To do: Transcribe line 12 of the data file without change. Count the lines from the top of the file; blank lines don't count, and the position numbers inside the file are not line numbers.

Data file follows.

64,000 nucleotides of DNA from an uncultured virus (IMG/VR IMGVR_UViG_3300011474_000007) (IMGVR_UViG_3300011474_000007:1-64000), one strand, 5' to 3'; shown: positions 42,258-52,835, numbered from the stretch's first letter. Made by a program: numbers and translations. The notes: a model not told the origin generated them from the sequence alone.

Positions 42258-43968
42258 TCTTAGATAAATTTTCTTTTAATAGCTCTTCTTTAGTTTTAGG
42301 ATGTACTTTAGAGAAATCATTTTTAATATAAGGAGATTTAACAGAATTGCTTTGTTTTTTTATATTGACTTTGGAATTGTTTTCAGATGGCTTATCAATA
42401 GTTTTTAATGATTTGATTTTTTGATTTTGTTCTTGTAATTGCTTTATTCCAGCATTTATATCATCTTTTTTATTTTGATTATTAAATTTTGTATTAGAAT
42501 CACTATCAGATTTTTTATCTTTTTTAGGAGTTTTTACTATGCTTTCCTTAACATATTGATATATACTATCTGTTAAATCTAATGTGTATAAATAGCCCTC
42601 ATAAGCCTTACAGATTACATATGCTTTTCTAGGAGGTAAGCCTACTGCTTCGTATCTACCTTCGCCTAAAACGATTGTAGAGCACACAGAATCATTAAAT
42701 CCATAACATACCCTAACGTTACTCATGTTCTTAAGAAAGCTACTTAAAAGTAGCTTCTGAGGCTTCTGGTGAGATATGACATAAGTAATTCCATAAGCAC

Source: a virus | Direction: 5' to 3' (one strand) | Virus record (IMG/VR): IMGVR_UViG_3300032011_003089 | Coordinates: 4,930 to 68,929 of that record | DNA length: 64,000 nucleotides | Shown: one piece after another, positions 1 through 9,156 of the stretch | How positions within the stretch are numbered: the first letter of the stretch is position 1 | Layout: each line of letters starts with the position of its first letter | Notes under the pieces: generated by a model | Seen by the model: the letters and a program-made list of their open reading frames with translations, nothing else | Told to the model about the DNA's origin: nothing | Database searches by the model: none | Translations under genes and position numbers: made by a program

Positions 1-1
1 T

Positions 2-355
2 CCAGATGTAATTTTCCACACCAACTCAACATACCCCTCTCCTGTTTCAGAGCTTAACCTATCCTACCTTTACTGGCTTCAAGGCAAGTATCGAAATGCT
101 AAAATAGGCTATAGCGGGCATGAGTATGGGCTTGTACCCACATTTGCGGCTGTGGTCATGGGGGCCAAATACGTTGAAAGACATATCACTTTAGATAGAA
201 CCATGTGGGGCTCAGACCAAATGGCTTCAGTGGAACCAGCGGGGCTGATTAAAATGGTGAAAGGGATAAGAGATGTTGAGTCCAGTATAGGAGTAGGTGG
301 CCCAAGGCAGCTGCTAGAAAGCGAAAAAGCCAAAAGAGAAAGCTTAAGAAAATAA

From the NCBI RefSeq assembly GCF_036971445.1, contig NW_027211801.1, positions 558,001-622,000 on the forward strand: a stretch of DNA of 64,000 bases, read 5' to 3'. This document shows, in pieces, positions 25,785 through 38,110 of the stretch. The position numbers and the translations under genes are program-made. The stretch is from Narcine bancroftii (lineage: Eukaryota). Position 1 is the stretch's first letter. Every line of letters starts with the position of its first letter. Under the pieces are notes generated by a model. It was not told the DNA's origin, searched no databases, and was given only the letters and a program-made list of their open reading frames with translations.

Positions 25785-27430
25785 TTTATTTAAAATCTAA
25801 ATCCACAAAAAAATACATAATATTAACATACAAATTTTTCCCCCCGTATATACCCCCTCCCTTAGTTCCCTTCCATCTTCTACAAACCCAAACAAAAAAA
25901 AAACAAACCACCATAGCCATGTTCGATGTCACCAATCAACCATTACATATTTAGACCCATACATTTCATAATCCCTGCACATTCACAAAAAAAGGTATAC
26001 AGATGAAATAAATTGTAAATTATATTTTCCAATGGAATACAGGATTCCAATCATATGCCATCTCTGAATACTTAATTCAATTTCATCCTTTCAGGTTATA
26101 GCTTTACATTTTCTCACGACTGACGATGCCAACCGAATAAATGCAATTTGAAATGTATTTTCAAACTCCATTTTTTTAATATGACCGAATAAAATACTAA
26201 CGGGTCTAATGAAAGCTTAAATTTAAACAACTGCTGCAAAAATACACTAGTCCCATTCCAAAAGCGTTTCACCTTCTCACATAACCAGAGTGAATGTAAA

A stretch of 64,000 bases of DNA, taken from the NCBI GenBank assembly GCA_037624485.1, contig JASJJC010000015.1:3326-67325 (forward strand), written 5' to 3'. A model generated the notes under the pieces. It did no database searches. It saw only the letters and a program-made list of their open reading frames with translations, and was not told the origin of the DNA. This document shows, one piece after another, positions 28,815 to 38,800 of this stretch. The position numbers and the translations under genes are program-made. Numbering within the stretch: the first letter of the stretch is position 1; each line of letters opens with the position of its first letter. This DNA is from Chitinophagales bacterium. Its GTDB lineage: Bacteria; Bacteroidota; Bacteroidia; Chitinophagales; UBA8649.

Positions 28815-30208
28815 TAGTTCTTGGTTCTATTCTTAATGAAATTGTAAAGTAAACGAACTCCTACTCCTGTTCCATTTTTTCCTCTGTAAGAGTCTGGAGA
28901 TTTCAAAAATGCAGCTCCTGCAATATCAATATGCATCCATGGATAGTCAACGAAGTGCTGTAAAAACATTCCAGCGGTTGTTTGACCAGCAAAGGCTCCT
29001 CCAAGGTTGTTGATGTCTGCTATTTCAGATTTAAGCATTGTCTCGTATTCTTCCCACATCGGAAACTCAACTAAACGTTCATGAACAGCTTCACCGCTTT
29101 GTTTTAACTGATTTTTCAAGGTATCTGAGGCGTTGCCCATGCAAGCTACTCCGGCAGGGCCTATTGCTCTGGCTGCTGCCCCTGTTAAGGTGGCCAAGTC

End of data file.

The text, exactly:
Positions 2-355